on display at the museum, with demonstrations by the Aurora Arts Society; music is the theme on February 28th , when people can take in a

performance by members of Classics on Stage

Yellowknife; and finally, on March 5th local experts

will demonstrate traditional northern clothing decoration. I encourage everybody to bring their family on Sundays for a fun look at the art and culture of the Northwest Territories.

Visitors to our territorial museum can also catch a glimpse of some existing new exhibits being created. Museum staff are currently developing new permanent displays that highlight the beauty and cultural significance of our northern landscapes, animals, artifacts, stories and legends. A new display featuring muskrat in the Mackenzie Delta is scheduled to open in June 2010.

As I said earlier, supporting northern art and culture is essential for fostering healthy and productive communities. I want to again thank the NWT Arts Council for 25 years dedicated to helping northern artists achieve their goals. Thank you, Mr. Speaker.

Minister’s Statement 63-16(4): Culture And Heritage Updates
Ministers’ Statements

The Speaker Paul Delorey

Thank you, Mr. Lafferty. Item 3, Members’ statements.

New School For Trout Lake
Members’ Statements

Kevin A. Menicoche Nahendeh

[English translation not provided.]

Mr. Speaker, I was in Trout Lake before Christmas and the community leadership and members have great value for our education system and for their children. They want a real school.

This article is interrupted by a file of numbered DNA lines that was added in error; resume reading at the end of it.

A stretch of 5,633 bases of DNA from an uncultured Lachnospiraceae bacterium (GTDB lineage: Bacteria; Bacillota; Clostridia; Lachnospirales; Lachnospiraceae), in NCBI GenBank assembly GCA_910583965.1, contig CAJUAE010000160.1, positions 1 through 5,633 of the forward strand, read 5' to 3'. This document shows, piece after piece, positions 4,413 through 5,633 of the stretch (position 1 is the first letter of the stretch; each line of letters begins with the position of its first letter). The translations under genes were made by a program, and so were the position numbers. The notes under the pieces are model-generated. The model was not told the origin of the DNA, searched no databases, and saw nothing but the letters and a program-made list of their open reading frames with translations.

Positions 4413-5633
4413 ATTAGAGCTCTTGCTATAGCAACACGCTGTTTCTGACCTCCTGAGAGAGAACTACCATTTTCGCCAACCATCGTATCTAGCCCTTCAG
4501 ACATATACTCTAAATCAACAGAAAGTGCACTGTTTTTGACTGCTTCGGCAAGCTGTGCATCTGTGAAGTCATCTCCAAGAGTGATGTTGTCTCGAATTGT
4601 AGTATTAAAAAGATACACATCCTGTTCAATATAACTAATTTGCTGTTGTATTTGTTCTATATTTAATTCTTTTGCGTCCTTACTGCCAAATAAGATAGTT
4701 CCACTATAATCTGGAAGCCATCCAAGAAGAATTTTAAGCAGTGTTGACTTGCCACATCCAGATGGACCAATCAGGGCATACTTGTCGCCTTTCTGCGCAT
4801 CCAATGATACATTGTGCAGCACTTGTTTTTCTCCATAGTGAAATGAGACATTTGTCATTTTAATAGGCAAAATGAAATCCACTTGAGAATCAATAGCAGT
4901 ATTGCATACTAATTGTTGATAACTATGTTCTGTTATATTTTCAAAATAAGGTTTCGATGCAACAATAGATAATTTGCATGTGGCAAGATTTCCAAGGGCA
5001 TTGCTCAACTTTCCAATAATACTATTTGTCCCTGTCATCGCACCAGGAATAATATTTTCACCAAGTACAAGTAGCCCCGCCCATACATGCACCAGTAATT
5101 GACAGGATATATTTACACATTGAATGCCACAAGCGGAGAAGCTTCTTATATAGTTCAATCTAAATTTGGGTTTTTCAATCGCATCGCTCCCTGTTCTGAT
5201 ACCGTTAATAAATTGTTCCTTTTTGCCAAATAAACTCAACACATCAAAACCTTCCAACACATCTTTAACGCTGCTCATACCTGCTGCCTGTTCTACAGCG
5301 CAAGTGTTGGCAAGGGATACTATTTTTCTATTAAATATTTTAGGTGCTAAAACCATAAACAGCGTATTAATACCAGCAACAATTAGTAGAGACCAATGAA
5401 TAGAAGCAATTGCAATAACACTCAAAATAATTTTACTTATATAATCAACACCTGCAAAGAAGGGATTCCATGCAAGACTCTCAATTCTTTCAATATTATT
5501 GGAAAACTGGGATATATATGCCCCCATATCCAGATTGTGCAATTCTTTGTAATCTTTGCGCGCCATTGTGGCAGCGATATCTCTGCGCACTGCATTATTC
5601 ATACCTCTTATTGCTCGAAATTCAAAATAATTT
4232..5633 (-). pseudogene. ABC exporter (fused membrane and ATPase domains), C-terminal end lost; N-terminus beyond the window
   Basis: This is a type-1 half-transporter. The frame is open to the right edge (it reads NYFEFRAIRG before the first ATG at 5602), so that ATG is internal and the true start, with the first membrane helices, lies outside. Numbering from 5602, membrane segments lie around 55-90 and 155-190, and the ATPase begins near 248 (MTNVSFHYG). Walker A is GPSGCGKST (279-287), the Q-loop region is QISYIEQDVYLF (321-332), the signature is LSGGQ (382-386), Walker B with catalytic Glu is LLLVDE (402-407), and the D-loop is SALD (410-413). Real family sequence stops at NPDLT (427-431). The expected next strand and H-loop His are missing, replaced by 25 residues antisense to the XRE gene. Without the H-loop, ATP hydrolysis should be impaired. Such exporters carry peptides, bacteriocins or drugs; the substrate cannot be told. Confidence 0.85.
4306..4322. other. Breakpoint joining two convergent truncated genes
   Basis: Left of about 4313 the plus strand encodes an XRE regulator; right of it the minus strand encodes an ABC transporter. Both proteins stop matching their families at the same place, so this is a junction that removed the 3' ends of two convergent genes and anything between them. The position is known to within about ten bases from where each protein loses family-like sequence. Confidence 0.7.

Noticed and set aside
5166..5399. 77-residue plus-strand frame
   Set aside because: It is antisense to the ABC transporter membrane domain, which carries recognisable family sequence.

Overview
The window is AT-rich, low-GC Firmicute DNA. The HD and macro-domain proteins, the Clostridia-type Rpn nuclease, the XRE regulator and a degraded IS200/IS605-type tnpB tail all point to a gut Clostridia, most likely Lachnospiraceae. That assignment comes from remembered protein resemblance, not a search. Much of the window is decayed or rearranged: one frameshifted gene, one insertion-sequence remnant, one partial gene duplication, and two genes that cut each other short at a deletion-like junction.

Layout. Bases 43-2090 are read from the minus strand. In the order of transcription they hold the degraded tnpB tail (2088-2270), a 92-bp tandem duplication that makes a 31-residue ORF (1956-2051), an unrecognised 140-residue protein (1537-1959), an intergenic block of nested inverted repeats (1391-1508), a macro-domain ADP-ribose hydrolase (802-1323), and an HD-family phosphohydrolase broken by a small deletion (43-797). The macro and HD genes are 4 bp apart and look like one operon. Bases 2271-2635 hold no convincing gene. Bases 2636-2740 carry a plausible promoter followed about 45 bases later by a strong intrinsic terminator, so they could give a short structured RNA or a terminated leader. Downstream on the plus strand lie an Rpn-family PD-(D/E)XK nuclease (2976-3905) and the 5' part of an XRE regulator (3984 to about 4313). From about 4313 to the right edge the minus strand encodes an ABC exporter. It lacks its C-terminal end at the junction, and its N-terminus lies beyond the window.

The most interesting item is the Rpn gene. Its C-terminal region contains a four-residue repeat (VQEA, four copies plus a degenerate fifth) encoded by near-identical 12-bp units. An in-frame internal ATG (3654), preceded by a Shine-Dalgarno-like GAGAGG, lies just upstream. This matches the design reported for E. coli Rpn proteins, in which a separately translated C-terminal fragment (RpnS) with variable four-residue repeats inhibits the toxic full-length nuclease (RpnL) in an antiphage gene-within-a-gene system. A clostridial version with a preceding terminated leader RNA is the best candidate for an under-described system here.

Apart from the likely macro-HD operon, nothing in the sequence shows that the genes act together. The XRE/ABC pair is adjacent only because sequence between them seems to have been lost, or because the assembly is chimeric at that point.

Presently, classes for students from K to 10 are held in the community recreation complex in a one-room area. This area is being retrofitted and it is not the same as a stand-alone school. Also, once plans begin for a new school, I also ask that a gymnasium be considered, as Trout Lake is one of the two communities in the North that does not have a gymnasium.

Trout Lake is experiencing a homecoming of sorts. Young couples are raising and bringing their young families home with them and settling in the community. They would like a school like the one in Jean Marie River.

Learning starts in the home community and children need a safe and enjoyable place to learn. Thus I support the community in their request for a new stand-alone school in Trout Lake.

New School For Trout Lake
Members’ Statements

The Speaker Paul Delorey

Thank you, Mr. Menicoche. The honourable Member for Nunakput, Mr. Jacobson.

Firefighting Equipment In Small Communities
Members’ Statements

Jackie Jacobson Nunakput